A group of researchers from Japan’s Osaka University has developed new fluorinated electron-accepting units that are said to be able to show precise control of the energy levels within the resulting semiconductor, which means these units are able to tune the band gap.
This ability, they said, enables the selectivity over the injection and transport of holes and/or electrons within the semiconductor material, thus creating interesting for applications on solar cell devices.
The researchers claim the fluorinated electron-acceptor unit, embedded in an organic thin film solar cell they developed, was 3.12% more efficient than an analogue non-fluorinated cell.
Furthermore, they said that the morphology of the fluorinated film supported the efficient charge generation and transport necessary for successful application.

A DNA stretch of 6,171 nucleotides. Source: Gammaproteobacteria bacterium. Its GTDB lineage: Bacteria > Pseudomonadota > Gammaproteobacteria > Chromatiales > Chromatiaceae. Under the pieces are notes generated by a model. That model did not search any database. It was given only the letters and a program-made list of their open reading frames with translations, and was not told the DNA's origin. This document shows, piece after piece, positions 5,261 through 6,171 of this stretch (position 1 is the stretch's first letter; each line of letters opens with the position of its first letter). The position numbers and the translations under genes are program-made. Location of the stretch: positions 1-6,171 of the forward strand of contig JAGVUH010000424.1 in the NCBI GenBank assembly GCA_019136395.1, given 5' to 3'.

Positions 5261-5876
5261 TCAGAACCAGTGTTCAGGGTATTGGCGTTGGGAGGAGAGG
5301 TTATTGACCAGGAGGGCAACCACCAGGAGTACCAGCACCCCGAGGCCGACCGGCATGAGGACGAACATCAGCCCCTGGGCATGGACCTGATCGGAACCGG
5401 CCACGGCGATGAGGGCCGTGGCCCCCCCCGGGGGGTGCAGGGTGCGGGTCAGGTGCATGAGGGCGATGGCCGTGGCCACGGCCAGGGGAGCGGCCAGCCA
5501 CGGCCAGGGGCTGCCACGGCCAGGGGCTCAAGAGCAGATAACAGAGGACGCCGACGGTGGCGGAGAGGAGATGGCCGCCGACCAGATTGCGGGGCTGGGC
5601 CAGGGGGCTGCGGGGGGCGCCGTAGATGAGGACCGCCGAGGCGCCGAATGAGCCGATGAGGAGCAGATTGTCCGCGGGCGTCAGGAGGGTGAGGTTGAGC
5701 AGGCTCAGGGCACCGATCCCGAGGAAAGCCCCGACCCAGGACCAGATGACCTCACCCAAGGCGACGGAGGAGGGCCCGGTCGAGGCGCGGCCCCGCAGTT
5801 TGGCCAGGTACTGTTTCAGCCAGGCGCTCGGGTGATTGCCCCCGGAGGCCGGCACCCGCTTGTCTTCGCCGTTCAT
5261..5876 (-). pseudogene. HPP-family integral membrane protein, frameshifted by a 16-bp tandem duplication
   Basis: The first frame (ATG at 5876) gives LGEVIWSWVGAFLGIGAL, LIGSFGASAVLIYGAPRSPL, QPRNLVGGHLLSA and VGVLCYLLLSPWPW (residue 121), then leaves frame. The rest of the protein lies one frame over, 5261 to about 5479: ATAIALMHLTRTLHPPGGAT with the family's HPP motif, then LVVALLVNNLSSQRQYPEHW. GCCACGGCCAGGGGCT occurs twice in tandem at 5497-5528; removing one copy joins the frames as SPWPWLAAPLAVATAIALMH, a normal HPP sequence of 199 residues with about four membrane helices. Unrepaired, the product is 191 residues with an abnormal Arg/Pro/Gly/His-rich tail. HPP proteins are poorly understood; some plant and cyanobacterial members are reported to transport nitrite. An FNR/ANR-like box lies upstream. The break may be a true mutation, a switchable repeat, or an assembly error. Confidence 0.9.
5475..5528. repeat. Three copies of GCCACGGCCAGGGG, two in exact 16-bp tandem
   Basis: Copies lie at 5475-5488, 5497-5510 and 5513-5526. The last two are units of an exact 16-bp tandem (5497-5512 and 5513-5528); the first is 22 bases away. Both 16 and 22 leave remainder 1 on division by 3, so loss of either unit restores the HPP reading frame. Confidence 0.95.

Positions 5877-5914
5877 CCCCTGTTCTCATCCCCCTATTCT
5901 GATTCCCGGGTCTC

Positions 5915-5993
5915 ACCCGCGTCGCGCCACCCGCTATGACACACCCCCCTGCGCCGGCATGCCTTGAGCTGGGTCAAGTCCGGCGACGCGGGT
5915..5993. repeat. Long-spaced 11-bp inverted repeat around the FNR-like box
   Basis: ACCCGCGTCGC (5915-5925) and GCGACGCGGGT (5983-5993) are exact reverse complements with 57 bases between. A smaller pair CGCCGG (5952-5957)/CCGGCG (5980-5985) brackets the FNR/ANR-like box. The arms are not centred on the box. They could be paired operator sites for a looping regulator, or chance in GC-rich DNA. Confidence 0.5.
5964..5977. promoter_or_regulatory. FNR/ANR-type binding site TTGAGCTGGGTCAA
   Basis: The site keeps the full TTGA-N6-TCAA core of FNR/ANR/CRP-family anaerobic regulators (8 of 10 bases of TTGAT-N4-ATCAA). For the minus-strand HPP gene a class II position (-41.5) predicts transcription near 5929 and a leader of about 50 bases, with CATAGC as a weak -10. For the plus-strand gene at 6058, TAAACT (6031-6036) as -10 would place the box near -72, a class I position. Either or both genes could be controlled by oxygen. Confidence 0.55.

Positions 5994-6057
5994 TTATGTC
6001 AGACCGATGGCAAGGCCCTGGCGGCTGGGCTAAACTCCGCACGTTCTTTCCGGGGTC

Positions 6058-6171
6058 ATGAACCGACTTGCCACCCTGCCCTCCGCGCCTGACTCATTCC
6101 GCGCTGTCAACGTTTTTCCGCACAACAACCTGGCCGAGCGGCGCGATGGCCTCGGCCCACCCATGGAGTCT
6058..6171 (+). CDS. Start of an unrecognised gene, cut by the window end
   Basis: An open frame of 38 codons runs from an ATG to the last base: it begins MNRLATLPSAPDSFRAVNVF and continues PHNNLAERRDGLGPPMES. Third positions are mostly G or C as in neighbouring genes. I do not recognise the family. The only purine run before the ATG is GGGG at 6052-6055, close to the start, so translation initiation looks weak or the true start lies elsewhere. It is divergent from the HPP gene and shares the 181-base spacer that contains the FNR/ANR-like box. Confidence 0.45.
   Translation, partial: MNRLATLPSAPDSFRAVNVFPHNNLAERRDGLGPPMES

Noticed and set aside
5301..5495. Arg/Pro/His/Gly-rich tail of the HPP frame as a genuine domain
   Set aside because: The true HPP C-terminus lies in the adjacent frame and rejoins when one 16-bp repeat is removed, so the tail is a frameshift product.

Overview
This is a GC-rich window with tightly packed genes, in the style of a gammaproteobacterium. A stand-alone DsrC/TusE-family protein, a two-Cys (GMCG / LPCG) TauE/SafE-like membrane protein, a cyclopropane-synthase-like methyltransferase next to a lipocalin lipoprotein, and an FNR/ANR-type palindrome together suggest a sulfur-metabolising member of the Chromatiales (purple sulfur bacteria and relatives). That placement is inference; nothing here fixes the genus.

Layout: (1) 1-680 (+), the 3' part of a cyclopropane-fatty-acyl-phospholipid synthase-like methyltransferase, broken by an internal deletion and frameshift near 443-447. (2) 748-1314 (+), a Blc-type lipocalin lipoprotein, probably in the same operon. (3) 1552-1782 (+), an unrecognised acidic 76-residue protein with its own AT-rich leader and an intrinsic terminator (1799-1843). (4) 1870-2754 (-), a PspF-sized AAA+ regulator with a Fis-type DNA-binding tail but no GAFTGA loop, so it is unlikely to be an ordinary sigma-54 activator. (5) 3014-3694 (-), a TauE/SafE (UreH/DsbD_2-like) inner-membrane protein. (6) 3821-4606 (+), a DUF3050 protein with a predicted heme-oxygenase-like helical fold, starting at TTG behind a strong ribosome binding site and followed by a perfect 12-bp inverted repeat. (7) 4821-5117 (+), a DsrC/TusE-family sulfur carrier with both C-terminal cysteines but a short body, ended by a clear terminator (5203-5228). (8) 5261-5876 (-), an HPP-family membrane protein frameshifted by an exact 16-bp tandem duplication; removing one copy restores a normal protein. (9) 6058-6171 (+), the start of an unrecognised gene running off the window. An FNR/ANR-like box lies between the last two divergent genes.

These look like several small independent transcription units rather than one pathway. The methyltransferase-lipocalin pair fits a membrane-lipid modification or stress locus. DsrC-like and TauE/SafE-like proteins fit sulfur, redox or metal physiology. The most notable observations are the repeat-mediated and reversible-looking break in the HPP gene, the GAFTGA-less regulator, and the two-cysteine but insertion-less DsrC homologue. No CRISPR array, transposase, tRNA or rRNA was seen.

“It is our hope that the band gap control and high photovoltaic performance we have demonstrated will lead to our material being applied in devices such as organic light-emitted diodes, field-effect transistors, and thin film solar cells,” said the scientists.
The research has highlighted the strong link between high electronegativity, greater electron-accepting tendency, and enhanced semiconductor performance, while also stressing the importance of organic semiconductors for future PV applications, among others.